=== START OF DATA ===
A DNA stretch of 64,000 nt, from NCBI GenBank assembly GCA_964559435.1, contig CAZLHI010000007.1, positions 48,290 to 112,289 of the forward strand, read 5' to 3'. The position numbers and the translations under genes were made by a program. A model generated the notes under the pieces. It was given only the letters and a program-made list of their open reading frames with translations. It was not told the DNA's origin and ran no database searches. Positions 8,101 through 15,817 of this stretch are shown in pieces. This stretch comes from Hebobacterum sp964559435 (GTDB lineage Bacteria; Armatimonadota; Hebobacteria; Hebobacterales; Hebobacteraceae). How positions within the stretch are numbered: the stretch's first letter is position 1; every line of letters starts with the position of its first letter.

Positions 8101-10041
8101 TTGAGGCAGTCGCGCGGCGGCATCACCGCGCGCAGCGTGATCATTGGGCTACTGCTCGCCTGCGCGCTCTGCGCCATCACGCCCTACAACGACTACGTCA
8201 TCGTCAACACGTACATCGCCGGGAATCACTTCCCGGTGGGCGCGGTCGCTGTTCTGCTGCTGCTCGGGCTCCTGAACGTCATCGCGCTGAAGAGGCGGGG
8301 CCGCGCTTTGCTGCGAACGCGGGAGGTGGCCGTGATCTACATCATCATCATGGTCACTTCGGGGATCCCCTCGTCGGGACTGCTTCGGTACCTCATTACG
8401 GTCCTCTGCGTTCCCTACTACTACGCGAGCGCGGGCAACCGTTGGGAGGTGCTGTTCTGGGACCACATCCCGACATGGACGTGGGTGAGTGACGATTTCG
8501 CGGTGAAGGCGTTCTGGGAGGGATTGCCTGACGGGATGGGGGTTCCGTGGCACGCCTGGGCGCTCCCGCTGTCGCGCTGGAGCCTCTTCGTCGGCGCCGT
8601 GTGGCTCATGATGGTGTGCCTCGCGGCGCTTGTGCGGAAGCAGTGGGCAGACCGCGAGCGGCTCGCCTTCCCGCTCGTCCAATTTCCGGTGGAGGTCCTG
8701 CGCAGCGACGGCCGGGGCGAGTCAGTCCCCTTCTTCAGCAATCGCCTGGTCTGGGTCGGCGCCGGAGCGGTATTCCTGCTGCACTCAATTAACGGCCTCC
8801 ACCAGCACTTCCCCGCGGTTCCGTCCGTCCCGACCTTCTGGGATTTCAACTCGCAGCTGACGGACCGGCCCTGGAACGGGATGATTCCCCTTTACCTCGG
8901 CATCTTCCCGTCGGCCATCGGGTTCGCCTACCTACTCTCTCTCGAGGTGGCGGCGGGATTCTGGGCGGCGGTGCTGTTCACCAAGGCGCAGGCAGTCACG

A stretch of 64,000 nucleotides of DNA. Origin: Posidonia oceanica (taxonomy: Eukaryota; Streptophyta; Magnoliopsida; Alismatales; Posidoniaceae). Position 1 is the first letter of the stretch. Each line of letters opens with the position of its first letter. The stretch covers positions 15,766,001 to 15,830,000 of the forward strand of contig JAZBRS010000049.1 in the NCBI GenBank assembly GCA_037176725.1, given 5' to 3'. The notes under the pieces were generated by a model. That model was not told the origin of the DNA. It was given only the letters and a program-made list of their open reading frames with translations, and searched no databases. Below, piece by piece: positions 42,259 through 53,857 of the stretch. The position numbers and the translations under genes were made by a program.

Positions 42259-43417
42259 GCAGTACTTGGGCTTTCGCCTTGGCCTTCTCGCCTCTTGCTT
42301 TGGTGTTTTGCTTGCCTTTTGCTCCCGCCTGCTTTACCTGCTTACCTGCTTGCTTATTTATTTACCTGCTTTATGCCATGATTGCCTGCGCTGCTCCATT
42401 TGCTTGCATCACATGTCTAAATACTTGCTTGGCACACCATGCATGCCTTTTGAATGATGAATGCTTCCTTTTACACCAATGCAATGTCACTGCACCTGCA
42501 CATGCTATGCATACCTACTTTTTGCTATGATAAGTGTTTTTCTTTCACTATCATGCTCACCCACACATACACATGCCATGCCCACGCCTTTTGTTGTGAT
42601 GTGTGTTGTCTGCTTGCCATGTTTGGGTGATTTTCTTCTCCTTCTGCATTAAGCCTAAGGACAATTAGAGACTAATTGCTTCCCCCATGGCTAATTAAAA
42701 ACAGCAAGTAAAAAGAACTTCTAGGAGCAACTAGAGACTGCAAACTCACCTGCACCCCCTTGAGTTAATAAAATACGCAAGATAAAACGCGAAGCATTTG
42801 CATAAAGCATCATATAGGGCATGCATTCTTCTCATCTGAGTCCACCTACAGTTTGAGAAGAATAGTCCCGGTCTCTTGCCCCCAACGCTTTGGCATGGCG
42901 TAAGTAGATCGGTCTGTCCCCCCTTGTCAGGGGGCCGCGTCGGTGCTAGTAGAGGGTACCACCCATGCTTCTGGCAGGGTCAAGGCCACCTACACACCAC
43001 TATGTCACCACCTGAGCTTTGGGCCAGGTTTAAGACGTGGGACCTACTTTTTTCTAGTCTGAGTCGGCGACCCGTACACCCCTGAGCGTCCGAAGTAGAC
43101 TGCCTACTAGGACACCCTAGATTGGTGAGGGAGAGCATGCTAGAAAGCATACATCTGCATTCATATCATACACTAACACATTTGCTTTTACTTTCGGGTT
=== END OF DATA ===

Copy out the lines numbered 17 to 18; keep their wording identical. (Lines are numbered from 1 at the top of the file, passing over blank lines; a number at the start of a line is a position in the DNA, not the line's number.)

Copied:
42501 CATGCTATGCATACCTACTTTTTGCTATGATAAGTGTTTTTCTTTCACTATCATGCTCACCCACACATACACATGCCATGCCCACGCCTTTTGTTGTGAT
42601 GTGTGTTGTCTGCTTGCCATGTTTGGGTGATTTTCTTCTCCTTCTGCATTAAGCCTAAGGACAATTAGAGACTAATTGCTTCCCCCATGGCTAATTAAAA